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From emailselfdefense.fsf.org:

Be wary of invalid keys

GnuPG makes email safer, but it's still important to watch out for invalid keys, which might have fallen into the wrong hands. Email encrypted with invalid keys might be readable by surveillance programs.

In your email program, go back to the first encrypted email that Edward sent you. Because Edward encrypted it with your public key, it will have a message from Enigmail at the top, which most likely says "Enigmail: Part of this message encrypted."

When using GnuPG, make a habit of glancing at that bar. The program will warn you there if you get an email encrypted with a key that can't be trusted.

What exactly are invalid keys? Are these keys that have been revoked?

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What exactly are invalid keys?

Everybody can create OpenPGP-keys with arbitrary user IDs: search the key server network for president@whitehouse.gov, chances are high not a single one actually belongs to a former or current president of the United States.

This is because of the distributed and non-centralized character of the OpenPGP web of trust. There is no single entity (or group of entities) issuing trust or verifying identities, this is performed by recursively extending your personal verified view on the web of trust by validating signatures. Especially important to know is that key servers do not perform any kind of identity validation, you have to verify any keys fetched from the key server network!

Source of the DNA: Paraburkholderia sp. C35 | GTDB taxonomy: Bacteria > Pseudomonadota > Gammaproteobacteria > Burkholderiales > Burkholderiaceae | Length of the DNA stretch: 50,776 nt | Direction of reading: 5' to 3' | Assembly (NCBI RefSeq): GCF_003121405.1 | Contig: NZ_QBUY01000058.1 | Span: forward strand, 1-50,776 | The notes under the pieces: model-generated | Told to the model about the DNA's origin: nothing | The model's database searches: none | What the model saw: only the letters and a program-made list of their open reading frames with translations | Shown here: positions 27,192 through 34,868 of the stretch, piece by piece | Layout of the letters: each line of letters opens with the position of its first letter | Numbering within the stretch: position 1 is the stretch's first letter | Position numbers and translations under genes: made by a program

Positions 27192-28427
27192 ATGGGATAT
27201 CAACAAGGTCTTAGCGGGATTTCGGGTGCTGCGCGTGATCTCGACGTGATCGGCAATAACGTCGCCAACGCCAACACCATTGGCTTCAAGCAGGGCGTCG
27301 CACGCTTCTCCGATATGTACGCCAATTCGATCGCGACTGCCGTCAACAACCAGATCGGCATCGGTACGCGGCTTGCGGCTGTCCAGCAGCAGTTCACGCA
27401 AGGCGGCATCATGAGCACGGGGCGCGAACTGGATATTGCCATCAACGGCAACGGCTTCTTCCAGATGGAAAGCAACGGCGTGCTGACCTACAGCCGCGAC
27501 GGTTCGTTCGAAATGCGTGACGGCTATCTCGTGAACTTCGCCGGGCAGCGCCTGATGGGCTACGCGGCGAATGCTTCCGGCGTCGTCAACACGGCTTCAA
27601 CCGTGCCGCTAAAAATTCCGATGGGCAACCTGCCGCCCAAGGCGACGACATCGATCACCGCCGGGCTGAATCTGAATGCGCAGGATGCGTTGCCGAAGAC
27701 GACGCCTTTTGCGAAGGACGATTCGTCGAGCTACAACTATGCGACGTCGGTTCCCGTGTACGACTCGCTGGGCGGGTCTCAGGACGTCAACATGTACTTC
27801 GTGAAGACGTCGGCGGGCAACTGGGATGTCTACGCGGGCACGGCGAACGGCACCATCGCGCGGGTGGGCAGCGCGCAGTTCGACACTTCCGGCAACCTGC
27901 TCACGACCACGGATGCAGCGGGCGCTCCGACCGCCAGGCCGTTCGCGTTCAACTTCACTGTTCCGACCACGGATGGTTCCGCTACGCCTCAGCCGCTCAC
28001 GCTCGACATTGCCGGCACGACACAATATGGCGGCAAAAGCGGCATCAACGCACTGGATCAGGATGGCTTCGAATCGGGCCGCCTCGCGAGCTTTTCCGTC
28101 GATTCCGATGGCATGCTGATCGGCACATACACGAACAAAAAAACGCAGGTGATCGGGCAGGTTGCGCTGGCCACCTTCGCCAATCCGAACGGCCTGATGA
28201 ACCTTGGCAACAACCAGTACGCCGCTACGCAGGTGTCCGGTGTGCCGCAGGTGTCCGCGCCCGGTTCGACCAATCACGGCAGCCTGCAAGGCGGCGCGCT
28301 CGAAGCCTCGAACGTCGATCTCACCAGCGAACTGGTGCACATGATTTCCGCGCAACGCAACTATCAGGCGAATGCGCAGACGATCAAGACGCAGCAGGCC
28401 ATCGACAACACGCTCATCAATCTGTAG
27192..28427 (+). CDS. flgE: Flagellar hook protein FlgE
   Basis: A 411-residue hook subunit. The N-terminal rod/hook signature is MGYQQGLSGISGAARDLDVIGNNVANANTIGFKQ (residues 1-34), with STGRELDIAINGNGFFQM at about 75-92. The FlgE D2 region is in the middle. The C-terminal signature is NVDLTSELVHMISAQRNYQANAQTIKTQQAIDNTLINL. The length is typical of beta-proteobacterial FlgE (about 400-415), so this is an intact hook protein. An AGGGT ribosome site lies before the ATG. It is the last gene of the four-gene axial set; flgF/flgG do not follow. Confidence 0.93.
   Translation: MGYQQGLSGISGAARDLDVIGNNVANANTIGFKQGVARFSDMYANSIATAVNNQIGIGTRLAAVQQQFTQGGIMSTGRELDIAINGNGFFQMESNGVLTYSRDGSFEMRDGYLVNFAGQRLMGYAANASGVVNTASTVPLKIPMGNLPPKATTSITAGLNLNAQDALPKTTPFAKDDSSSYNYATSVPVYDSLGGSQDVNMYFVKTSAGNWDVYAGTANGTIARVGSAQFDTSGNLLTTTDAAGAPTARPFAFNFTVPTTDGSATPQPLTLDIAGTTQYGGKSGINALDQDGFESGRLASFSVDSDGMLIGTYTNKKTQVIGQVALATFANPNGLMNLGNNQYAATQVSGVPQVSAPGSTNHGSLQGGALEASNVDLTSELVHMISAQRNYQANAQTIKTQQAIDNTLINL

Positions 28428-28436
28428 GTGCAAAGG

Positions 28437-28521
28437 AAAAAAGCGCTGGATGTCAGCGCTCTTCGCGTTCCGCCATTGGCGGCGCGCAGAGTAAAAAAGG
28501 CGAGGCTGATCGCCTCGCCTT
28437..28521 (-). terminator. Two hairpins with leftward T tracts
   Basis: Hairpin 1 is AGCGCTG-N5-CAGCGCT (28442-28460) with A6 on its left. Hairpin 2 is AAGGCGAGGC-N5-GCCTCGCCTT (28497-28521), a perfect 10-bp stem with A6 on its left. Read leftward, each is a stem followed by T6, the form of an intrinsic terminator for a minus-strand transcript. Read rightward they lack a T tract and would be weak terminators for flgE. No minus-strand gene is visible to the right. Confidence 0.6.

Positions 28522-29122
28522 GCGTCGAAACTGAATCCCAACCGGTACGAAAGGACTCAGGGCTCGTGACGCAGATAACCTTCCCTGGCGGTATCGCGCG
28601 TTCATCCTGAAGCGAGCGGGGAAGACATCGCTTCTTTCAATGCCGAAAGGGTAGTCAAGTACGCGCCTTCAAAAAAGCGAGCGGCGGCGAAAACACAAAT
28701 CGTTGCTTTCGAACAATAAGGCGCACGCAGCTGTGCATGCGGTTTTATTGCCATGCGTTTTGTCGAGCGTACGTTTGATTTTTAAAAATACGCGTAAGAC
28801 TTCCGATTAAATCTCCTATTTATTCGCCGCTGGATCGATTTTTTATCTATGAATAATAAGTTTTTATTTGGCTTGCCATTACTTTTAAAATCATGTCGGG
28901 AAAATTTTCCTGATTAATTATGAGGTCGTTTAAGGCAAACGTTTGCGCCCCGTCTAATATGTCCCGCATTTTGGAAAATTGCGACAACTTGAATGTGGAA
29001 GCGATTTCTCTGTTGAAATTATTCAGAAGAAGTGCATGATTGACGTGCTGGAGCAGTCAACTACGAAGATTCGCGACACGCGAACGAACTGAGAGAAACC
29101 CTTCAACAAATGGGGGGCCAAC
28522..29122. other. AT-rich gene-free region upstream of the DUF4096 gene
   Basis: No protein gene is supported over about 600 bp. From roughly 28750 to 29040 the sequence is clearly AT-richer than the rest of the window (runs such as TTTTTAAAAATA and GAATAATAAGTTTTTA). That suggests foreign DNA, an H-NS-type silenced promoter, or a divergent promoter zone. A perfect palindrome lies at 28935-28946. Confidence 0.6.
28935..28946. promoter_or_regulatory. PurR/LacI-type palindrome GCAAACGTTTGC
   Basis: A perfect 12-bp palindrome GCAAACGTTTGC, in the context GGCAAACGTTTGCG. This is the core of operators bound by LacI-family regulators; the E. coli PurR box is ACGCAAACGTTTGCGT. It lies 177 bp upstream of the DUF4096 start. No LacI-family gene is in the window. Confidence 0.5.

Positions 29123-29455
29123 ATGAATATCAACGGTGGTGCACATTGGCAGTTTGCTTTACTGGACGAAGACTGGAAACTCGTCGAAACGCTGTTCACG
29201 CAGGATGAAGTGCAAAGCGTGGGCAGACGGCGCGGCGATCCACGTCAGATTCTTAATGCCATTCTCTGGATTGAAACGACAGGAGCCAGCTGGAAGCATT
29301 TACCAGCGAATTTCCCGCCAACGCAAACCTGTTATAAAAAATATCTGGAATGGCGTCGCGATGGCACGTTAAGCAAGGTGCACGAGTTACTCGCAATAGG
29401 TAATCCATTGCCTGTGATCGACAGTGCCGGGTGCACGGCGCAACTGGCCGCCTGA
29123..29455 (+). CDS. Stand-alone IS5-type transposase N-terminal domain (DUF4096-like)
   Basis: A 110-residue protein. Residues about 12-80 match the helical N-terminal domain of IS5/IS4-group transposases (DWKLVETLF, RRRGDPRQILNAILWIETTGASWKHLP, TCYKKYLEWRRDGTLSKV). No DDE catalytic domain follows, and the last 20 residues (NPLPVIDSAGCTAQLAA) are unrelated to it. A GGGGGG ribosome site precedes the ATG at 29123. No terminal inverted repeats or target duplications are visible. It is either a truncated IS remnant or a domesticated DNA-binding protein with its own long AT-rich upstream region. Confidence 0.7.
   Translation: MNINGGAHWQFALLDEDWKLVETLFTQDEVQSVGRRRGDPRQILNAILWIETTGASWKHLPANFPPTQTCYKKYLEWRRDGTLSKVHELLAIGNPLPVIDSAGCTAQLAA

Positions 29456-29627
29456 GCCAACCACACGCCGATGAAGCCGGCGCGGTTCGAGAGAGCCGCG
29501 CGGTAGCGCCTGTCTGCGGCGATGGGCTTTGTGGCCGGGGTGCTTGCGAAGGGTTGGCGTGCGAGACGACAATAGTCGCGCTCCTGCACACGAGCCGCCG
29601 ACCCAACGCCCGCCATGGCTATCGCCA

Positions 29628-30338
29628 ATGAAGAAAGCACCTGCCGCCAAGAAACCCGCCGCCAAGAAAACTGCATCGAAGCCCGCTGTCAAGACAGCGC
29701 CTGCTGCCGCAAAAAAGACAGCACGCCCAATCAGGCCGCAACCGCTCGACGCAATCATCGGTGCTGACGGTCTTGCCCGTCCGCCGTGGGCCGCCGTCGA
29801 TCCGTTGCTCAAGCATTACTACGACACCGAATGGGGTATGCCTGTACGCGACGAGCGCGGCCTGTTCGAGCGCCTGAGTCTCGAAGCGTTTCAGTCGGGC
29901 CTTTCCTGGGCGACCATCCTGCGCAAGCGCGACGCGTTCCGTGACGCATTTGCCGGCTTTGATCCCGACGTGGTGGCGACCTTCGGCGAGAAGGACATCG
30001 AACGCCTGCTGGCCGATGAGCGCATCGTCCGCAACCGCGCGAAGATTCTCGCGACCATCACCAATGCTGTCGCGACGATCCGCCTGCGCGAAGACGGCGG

I do not consider "invalid keys" a good description of the matter here: calling them "fake", "malicious" and "untrustworthy" would probably be the better description.

Are these keys that have been revoked?

Rather not. If they're issued by some attacker, he will not revoke the keys but make sure to keep them active.

  • The link is broken – marmistrz Sep 28 '16 at 21:02
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    The quote reads: fallen into the wrong hands. I think it is not talking about fakes. Instead it is referring to private keys that have been compromised. A fake key would have never fallen into wrong hands because it has never been in the right hands in the first place. – grochmal Sep 28 '16 at 22:00
  • It seems I read over that sentence. Adding this, I don't consider what the whole section makes any sense at all. For sure you have to consider "keys fallen into the wrong hands", but you will neither recognize them by looking at the first mail you received encrypted (they did not even mention signed!), nor will GnuPG do so by warning you about untrusted keys. That bar will warn you in case of unknown or fake keys, but that's it. – Jens Erat Sep 30 '16 at 18:40

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